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Lethbridge Herald Newspaper Archives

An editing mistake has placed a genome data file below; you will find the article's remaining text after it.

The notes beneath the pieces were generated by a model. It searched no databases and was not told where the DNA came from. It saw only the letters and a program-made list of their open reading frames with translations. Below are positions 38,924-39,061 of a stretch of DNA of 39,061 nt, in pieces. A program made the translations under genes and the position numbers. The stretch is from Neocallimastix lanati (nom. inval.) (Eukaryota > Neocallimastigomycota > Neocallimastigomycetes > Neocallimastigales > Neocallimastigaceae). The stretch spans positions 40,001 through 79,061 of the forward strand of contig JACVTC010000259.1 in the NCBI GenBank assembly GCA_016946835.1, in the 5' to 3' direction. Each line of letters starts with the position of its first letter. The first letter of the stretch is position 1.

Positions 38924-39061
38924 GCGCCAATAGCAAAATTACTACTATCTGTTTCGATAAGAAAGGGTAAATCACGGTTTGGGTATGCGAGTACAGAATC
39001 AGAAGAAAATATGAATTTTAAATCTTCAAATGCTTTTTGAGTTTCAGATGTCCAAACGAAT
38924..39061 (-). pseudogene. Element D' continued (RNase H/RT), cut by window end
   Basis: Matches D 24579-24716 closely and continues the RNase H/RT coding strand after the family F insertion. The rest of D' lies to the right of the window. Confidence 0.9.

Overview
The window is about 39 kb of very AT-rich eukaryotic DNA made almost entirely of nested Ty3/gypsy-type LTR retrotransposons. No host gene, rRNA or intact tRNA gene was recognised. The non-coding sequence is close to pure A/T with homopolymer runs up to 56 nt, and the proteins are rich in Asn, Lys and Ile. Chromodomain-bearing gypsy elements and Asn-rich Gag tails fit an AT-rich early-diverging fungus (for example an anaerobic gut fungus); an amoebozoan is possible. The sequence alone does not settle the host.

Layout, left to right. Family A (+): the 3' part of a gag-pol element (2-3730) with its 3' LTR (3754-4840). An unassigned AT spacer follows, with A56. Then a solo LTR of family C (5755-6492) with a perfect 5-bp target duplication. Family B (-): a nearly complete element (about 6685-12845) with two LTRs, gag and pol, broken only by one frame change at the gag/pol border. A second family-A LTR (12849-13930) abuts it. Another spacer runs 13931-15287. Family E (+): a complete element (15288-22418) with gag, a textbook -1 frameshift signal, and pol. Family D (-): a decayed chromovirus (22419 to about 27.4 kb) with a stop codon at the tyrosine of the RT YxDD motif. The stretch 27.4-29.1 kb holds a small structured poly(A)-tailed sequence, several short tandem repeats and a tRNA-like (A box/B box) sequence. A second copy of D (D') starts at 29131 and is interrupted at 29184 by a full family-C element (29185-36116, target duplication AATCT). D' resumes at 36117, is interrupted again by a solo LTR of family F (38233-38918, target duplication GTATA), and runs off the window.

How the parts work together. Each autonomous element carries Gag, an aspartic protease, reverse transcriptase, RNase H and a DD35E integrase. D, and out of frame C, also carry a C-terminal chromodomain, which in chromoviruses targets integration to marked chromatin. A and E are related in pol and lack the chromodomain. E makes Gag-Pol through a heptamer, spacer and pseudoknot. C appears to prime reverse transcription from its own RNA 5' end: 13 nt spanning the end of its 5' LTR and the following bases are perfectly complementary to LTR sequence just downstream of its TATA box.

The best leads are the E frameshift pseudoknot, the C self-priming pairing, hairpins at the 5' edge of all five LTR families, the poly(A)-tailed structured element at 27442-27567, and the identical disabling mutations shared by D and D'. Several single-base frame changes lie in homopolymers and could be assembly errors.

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Lethbridge Herald, The (Newspaper) - February 5, 1974, Lethbridge, Alberta Tuwdqr, February LITHMIDOI HIPULD-11 Unified gov't still eludes 'Pass towns BLAIRMORE (CNP Bureau) A unfiied government for the Crowsnest Pass is still as far away as it was four years ago when the idea was first brought up. Meetings, local government studies and investigations so far have brought nothing to entice the amalgamation of the communities concerned, which include Bellevue, Frank, Blair-more, Coleman and the communities in Improvement district No. 5. By VernUecoux Crowsnest Pass Bureau At a recent-meeting held in the Blairmore Credit Union Hall, representatives were present from all of the five areas as well as from the school division and hospital. Ted Nicholoson of the Oldman River Regional Planning Commission provided the meeting with a study of the Crowsnest Pass public utilities, public works equipment and improvement rates for local government, prepared by Underwood, McLellan and Associates. A discussion of the feasibility of amalgamation indicated Blairmore and Coleman, now serviced with new water and sewer systems, paved streets and other benefits, seem to have nothing to gain from such a move. Coleman as well has its own revenue prodding gas company and light and water company. Blairmore as well derives a substantial profit from resale of electrical energy to its residents. The improvement districts in the area have still to enjoy the service of sewer and in some areas a water system. The major industry in the Crowsnest Pass is located in the west end of the area within Imr-ovement District No. 5 and if amalgamation is negotiated, the tax revenue from these industries would be enjoyed by the local government for use in this area. The school division, the Crowsnest Pass General Hospital and Medical Centre, the Pass ambulance service and the recreation board are all supported by 'Pass communities and are functioning well under the current system. As a result of the meeting, a letter is to be drafted by a chosen committee and will be presented to the provincial government to determine the extent of financial and other support the government would provide for amalgamation. The mill rate in the improvement district is 58 mills. Blairmore 96, Coleman 88, Bellevue 110 and Frank 88 for an average of 77.6 mills. The projected rates shown by the report presented by Mr. Nicholson indicated that under amalgamation, the rate would be 70 mills and the projected rate in 1974 would be 68 mills. The report also indicated that general government costs for the five areas would have reduced in 1973 from to approximately With regard to the town of Coleman gas company and light and water company, it was suggested if amalgamation took place, the systems could be bought by the county and Coleman residents enjoy returns in the form of tax relief over the years. Another alternative would leave the companies in the hands of its directors and shareholders receive dividends. In an interview, former Frank mayor Lud Margetak, now office manager of the department of lands and forests in Blairmore, said, "Although I have lost one of my best friends in an argument over this matter, I still feel that there are advantages to be gained. Some feel that why should they have to subsidize other parts of the by bringing their services up to a par with other communities and I feel that this is correct. But, there are still some advantages to be gained. The hospital is working good, the school division is working good so there is no reason why metro government can't work. A fair system of taxing wou'.u have to be Max Brown, former Blairmore Mote) .operator said, "Centralization is the universal trend. It is vitally essential in today's World for the enhancing of progress, economy and efficiency. Seventy years of parochialism is too much. We have a central hospital in place of the three of 25 years ago. We have a consolidated school system in keeping with the times. If we're going to be anything other than "feuding hillbillies" then we had better adopt a central government. Its long overdue." Dick Wilkins, Royal Bank manager at Bellevue said, "I'm all for it. I'd like nothing better than to see the 'pass amalgamate. There is nothing better for the area. It would cost people here a lot less down the line and it would eliminate duplication of many services. It would enable us to get more provincial and federal assistance and it would give us a stronger voice in federal and provincial matter because a city would receive a better hearing than four small towns." The South In short Noble grand installed PINCHER CREEK (Special) Mrs. Denice Lang was recently installed noble grand of the Alexandra Rebekah Lodge here. Other officers are Margaret Blackburn, Jr., past noble grand; Shirley Shemko, vice- grand; Agnes Dumont, recording secretary; Alice Cleland, financial secretary; and Faye Reed, treasurer. County officials honored BURDETT County of Forty Mile officials Reeve Dan Vandenberg and school committee chairman Raymond Clark were honored at a banquet attended by about 160 people here Saturday night. MLA Harry Strom attended and praised the efforts of the two men. Reeve Vandenberg received a watch and a 25-year pin. Mr. Clark received a watch and a 20-year pin. Mr. Clark actually has 23 years service as a public servant for the county. He was with the former municipal district and the former school division before the county was formed. Now he is the town representative on the county school committee. Lethbridge girls win tourney BROOKS The Winston Churchill High School girls basketball team, the Griffins, emerged victorious at the Brooks annual invitational tournament on the weekend. The James Fowler High School of Calgary went down to bitter defeat 41-22 as the Lethbridge girls got rolling Friday evening. Saturday afternoon they defeated the Brooks Composite High School team 38-29. They edged the team from Ernest Manning High School, Calgary, 24-22 in the final game. Lethbridge all-star was Gail Blanchard. The team is coached by Linda Dogterom. Roping club head named TABER (HNS) Ed Sparks recently was named president of the Taber Roping Club to bead up the club's 21st year of social, community and sports activity. Also elected were Lynn Wenboarne, vice-president; Jean Holman, secretary- treasurer; and Jody Wenbourne and Les Fekete, directors to the Southern Alberta Riding and Roping Council. The Taber club's annual "beans and jeans" dance was set for March 23 for which tickets will be available from any club member. A club membership meeting will be held Feb. 20 when each member is expected to bring a prospective member interested in learning and participating in the various rodeo sporting events, such as roping, barrel racing, ball dogging, team roping and ribbon roping. Trophies are awarded at the club's annual banquet and dance to those most proficient in each event during the year. Residents won't be canvassed PINCHER CREEK (HNS) February is Heart Month but local citizens will not be canvassed as in the past. It is hoped instead that people will voluntarily come forward with their donation to the fund. Donations may be mailed to the local representative. A letter with this information win be mailed, along with information on the work of the Alberta Heart Foundation. Preschool program approved FOREMOST (Special) The Bow Island Early Childhood Education Services group has received approval for its proposed program. The group was able to satisfy county school committee members that the needs of rural youngsters, not able to travel on school buses every day, would be catered to. Application for a grant to operate the program will now be made by the County of Forty Mile to the department of education. The Early Childhood Services is a plan to assist parents in improving the qua- lity of life of pre-school children by providing grants for approved projects, establishing minimum standards, providing and co- ordinating services, promoting adult education on the topic and collecting and distributing information. Adult education under way FOREMOST (HNS) Superintendent of schools Cliff Elle told the recent County of Forty Mile school committee meeting that the newly-formed Adult Education Council is now working smoothly. The council was formed in the fall of 1973 in an effort to coordinate the various adult education programs carried out within the County of Forty Mile. There are 13 representatives serving on the committee. Mr Elle says the goal of the council is to mobilize all available resources in offering a co-ordinated, comprehensive and meaningful program of continuing education to adults in the county. At present many courses are offered in the county area during the year. There are University of Lethbridge credit and public service courses, Community School activities, and department of agriculture courses all operating in the principal centres of Bow Island and Foremost. Frozen farmyard It's February and all is still as winter holds a firm grip on its will flood its life-giving warmth across the land, rural constituents. But soon the iron gate will open and spring School trustees okay student confidentiality The Hcrald- District FOREMOST The County of Forty Mile school committee recently approved a policy regarding the confidentiality of student information. The policy takes effect immediately. Under the new arrangement, all information in pupil records shall be treated as confidential to the pupil, his parents or legal guardians, .and the school district staff, and will be used solely to promote the Students progressing in reading program FOREMOST (HNS) County of Forty Mile reading consultant Allan Doig presented a report to the recent meeting of the school committee indicating that students in four county schools are making satisfactory progress in their reading programs. Mr. Doig administered a series of reading comprehension and vocabulary tests to students in grades 2 to 6 at Burdett, Conquerville, Manyberries and Etzikom schools. Pupils read well, with the average reading age exceeding the chronological age of the pupils in each grade. The findings do not imply that these pupils are in any way superior. The test results indicate that in each school there are a number of pupils who have difficlty with the reading program, and all schools showed below average results in one grade or another. Mr. Doig concluded that no one school could be singled out as being better than another, as each had both strengths and weaknesses. Mr. Doig recommended that the basic program presently used in each of the schools should be retained. While methods and reading schemes varied from school to school, all were using a systematic approach to the teaching of reading which was proving effective, educational welfare of the student. Records will be maintained for each pupil, containing such information as is directly useful in facilitating the pupil's education. Principals are charged with the responsibility of developing procedures to ensure that these records remain confidential. Parents or legal guardians will have access to information concerning their own children, providing a teacher is present. Provision is also made for pupils to have access to their own school records in the presence of a teacher and a parent or guardian, v Municipal officers discuss voter lists Board proposes milk price subsidy for Taber students TABER (HNS) Milk at half price for students of Taber School Division is the proposal of public school trustees, and lunch milk will cost 10 cents a pint under the cost-sharing policy. The division will match subsidies of any school students' union or parent teacher body to the extent of five cents a pint, thus cutting in half the 20 cents a pint normally charged. The program is on .an experimental basis to the end of the current school year, when its acceptance by the schools will be reviewed by, the board. The Dr. Hamman Elementary School Parent Teacher Association here has been providing milk for the students for some time. The board also approved "a 10 per cent economic adjustment" to the salaries of all non-teaching employees of the school division effective Jan. A few employees will receive additional. increments because of additional responsibilities or qualifications, or the expiry of probationary periods of employment. CRANBROOK (Special) The East Kootenay chapter of the Municipal Officers Association met in special session here recently to discuss perplexities over a 1973 Municipal Act amendment effective last Dec. 31. It cancelled municipal voters lists, to be succeeded by new lists in each under much broader voter qua- lifications. :-In general, voter qua-, lifications are 19 years of age, current resident, and Canadian or British subject. Listed voters will now be able to vote on all municipal matters which alters the former restriction that only ratepayers could vote on money bylaws. The ruling on "special area" referenda still appears unclear. Represented at the meeting were municipalities of Cranbrook, Kimberley, Creston, Golden, Fernie, Spar wood, Invermere and Elkford. The Act sets a June 30 deadline for the new comprehensive lists in each, and in general the municipalities officers decided their house-to house enumeration counts for the new lists would be carried out in May. Voter qualifications for any interim referendum in the interval to June 30 were not discussed. Recreation budget nixed CLARESHOLM (HNS) Town council has turned down a recreation board budget because it is 50 per cent higher than last year's recreation expenditure. Council wants the board to stay within the 7Vt per cent guideline as set out by the provincial government. The grant from the Willow Creek MD is fixed at or one mill in the Claresholm area. 200 view fashion show at Foremost FOREMOST (Special) An enthusiastic audience of about 200 enjoyed a fashion show entitled Colors in the Snow here recently. It was staged by junior high students at the Foremost School gymnasium. The program was well organized and presented under the direction of home economics teacher Miss Rita Unruh. The first part of the evening saw 28 outfits modelled by Grade 8 and 9 girls, ranging from dresses and coats to pant suits and pyjamas. Following a short intermission, eight of the girls modelled wedding gowns ranging from 1918 to the present time. The history of wedding gowns was narrated by Linda Garber with piano accompaniment by Cindy Brittner. A display of handicrafts by junior high girts drew many interested spectators. Hay shortage diminishes PINCHER CREEK (HNS) While cattlemen are feeding their stock heavily now, an earlier threat of a feed shortage is diminishing. Pincher Creek was an area that suffered a shortage of feed this past year. It is estimated that about tons of hay have been imported from other areas of the province by local farmers and ranchers during the past few months. The cost per ton has averaged about The cost has been offset some by the nay freight assistance policy which pays up to per ton on hay, straw and hay pellets. Any hay, straw or pellets hauled from July 1, 1973 to April over 25 miles is eligible for this program. While some of the hay has been of an inferior quality, for the most part it has been average cattlemen say. New map COALDALE (HNS) A map showing all water and sewer lines and grades will be drawn by Jerry Baker, town council decided recently. RUMPUS ROOM SPECIALS LUMBER SPECIAL! High Utility FIRDIMENSION Random Lengths PerM.......... No. 1 SLUM FRAMING LUMBER Studs. Each Studs, Each 56 96 1x2 STRAPPING varied widths, Lin. ft 3 VINYL ASBESTOS FLOOR TILE Sin 12x12" Pitting. .ON 4 cibrs ft ckMst few. EACH Can Be Used In Any Room of Your Home Over Wood or Concrete ADVANCE LUMBER CO. LTD. 13th Stand 2nd 3. 329-3301 "Your Pioneer Lumber Dealer Since 1925" ;